Crime in the north-west 1925-1950

Perkins, Diane Mary (1994). Crime in the north-west 1925-1950 Master's Thesis, School of History, Philosophy, Religion & Classics, University of Queensland.

Attached Files (Some files may be inaccessible until you login with your UQ eSpace credentials)
Name Description MIMEType Size Downloads
Read with bookreader  the8633.pdf Full text application/pdf 22.49MB 1212
Author Perkins, Diane Mary
Thesis Title Crime in the north-west 1925-1950
School, Centre or Institute School of History, Philosophy, Religion & Classics
Institution University of Queensland
Publication date 1994
Thesis type Master's Thesis
Open Access Status File (Publisher version)
Supervisor -
Total pages 275
Collection year 1994
Language eng
Subjects 2103 Historical Studies
1602 Criminology
Formatted abstract
This thesis is an historical-sociological coverage of crime in North-west Queensland from 1925 to 1950. Since all criminological models essentially reflect the needs of society at any point in time, it is imperative to see crime figures in the social continuum in which they occur. This thesis examines the compositional diversity of remote communities, according to their industrial and locational base, and it challenges their subsumption under the general term "rural."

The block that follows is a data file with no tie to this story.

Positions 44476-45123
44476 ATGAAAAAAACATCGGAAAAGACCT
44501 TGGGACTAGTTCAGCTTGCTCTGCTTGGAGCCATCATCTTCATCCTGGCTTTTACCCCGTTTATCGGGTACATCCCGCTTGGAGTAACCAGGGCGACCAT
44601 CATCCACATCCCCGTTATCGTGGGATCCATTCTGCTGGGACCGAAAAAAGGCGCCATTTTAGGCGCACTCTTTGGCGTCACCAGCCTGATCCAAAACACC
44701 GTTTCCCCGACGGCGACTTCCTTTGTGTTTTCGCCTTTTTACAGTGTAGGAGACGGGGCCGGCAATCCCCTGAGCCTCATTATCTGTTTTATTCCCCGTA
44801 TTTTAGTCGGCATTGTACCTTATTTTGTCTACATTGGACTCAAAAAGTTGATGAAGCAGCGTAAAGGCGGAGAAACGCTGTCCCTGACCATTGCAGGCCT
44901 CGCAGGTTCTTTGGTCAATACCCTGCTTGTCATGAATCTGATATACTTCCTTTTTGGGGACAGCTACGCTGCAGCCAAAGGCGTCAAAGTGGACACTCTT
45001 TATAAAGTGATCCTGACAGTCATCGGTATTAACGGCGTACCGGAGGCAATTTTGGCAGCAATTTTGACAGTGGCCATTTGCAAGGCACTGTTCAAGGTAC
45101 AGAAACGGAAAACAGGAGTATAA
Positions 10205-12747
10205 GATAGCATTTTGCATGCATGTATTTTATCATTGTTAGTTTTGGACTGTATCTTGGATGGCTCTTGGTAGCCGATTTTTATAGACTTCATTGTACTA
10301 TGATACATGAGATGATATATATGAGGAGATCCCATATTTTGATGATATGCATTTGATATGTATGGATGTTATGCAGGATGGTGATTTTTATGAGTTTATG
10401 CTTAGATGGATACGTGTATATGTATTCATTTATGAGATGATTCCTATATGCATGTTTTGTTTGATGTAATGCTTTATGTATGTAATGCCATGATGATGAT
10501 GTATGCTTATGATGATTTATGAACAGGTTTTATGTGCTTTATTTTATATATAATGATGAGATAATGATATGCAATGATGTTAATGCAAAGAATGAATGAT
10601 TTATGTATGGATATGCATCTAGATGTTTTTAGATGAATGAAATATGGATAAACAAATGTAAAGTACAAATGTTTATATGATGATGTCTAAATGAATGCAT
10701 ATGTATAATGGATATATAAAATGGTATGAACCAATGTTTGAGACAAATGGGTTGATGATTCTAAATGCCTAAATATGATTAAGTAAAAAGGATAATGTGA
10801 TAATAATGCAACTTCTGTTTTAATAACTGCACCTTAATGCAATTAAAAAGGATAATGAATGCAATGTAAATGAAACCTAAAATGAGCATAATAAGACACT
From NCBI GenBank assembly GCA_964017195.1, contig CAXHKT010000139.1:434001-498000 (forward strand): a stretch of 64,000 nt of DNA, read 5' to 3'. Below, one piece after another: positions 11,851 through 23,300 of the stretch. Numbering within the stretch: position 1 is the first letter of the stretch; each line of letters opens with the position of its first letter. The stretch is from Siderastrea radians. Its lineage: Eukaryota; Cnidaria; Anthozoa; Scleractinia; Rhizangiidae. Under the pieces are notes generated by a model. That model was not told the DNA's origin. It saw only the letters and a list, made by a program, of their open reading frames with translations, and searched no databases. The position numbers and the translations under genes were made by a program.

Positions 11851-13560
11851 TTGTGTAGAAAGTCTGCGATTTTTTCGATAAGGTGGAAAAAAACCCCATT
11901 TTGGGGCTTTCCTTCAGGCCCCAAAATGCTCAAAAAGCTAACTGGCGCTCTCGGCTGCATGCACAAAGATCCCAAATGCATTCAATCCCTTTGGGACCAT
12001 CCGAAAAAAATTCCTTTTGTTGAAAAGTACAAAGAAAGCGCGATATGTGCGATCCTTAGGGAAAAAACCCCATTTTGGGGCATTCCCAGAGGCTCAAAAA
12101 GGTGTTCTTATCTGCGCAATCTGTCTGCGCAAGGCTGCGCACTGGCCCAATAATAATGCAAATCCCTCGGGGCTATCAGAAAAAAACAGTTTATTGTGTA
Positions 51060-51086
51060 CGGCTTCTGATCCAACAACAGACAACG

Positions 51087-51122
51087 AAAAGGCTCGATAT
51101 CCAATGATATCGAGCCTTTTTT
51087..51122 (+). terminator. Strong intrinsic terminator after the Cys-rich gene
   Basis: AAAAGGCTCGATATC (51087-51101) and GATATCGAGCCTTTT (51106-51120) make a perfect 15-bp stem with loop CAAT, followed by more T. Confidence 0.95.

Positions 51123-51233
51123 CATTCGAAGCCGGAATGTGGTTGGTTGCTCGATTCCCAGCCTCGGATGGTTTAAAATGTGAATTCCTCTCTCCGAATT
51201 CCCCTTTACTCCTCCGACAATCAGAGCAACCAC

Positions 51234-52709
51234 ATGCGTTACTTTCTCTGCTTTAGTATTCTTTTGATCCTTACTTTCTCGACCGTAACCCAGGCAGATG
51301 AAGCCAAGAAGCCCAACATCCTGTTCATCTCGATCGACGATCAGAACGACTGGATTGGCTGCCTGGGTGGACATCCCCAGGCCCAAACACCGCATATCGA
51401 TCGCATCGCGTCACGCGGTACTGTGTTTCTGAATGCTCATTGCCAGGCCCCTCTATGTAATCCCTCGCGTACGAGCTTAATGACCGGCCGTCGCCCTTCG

Attitudes of these communities were polarised during the crises periods of the Great Depression and World War II, during which time the north-west was subject to an unprecedented influx of itinerants - black and white. The structure of these communities was not only defined by stated feelings during these pressure times but also by the hierarchy of wealth, with associated power, entrenched in the communities. Class and racial bias are clearly discernible in court records up to the 1950's, with a variation according to the type of structure of the community.

The relationship between alcohol-dependence and violence is specifically linked with demographic factors, the economy-base, and social relationships. In contrast, sexual crimes are basically power-triggered, and they proliferated in unmonitored situations. Women's theories generally are upheld with regard to class-differentiation in the north-west, but it is clear that, as an integral part of the operating mechanism of properties, upper class women played a far more functional role in society than their metropolitan counterparts. This again highlights the danger of homogenising the status of all groups across a broad spectrum.

While not negating individual determinism in crime commission, the importance of the nexus between environmental context and crime commission emerges clearly in the study. This is formulated as an environment-dislocation catalyst theory which emphasizes the interaction of the individual within society and the self-adjustment of that individual within society, as critical factors in the commission of crime.

Keyword Sociology
sex crimes
Crime -- Queensland, Northwestern -- History
Queensland, Northwestern -- History
Additional Notes The author has given permission for this thesis to be made open access.

Version Filter Type
Citation counts: Google Scholar Search Google Scholar
Created: Fri, 21 Nov 2008, 21:03:39 EST